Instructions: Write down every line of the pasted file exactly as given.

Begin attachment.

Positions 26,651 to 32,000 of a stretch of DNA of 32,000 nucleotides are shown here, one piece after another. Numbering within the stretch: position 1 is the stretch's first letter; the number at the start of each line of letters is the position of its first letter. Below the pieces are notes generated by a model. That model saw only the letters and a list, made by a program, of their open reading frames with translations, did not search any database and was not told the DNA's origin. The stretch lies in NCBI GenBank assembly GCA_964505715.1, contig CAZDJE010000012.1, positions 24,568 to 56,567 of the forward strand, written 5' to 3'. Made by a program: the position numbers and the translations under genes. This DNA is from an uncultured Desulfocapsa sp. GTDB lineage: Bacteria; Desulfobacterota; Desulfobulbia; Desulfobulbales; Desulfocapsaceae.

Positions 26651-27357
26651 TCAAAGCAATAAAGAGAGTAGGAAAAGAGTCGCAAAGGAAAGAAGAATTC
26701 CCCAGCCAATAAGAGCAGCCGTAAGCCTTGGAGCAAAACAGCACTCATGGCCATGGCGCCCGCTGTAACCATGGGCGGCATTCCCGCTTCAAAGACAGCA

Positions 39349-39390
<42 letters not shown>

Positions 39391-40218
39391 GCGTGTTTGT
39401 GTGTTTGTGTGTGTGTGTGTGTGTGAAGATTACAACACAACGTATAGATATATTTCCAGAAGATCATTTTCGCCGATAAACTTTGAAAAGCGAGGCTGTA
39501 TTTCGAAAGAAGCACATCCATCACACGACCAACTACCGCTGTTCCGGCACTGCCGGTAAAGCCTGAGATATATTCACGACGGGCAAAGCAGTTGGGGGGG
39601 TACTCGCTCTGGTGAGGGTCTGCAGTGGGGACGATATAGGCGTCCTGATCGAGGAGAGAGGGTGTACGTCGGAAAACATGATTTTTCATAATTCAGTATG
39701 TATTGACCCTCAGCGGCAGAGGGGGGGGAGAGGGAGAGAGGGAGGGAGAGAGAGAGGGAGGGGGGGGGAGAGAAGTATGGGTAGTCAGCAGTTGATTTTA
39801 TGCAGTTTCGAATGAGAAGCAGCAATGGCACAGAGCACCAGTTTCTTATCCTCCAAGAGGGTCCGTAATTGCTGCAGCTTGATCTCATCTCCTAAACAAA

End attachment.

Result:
Positions 26,651 to 32,000 of a stretch of DNA of 32,000 nucleotides are shown here, one piece after another. Numbering within the stretch: position 1 is the stretch's first letter; the number at the start of each line of letters is the position of its first letter. Below the pieces are notes generated by a model. That model saw only the letters and a list, made by a program, of their open reading frames with translations, did not search any database and was not told the DNA's origin. The stretch lies in NCBI GenBank assembly GCA_964505715.1, contig CAZDJE010000012.1, positions 24,568 to 56,567 of the forward strand, written 5' to 3'. Made by a program: the position numbers and the translations under genes. This DNA is from an uncultured Desulfocapsa sp. GTDB lineage: Bacteria; Desulfobacterota; Desulfobulbia; Desulfobulbales; Desulfocapsaceae.

Positions 26651-27357
26651 TCAAAGCAATAAAGAGAGTAGGAAAAGAGTCGCAAAGGAAAGAAGAATTC
26701 CCCAGCCAATAAGAGCAGCCGTAAGCCTTGGAGCAAAACAGCACTCATGGCCATGGCGCCCGCTGTAACCATGGGCGGCATTCCCGCTTCAAAGACAGCA

Positions 39349-39390
<42 letters not shown>

Positions 39391-40218
39391 GCGTGTTTGT
39401 GTGTTTGTGTGTGTGTGTGTGTGTGAAGATTACAACACAACGTATAGATATATTTCCAGAAGATCATTTTCGCCGATAAACTTTGAAAAGCGAGGCTGTA
39501 TTTCGAAAGAAGCACATCCATCACACGACCAACTACCGCTGTTCCGGCACTGCCGGTAAAGCCTGAGATATATTCACGACGGGCAAAGCAGTTGGGGGGG
39601 TACTCGCTCTGGTGAGGGTCTGCAGTGGGGACGATATAGGCGTCCTGATCGAGGAGAGAGGGTGTACGTCGGAAAACATGATTTTTCATAATTCAGTATG
39701 TATTGACCCTCAGCGGCAGAGGGGGGGGAGAGGGAGAGAGGGAGGGAGAGAGAGAGGGAGGGGGGGGGAGAGAAGTATGGGTAGTCAGCAGTTGATTTTA
39801 TGCAGTTTCGAATGAGAAGCAGCAATGGCACAGAGCACCAGTTTCTTATCCTCCAAGAGGGTCCGTAATTGCTGCAGCTTGATCTCATCTCCTAAACAAA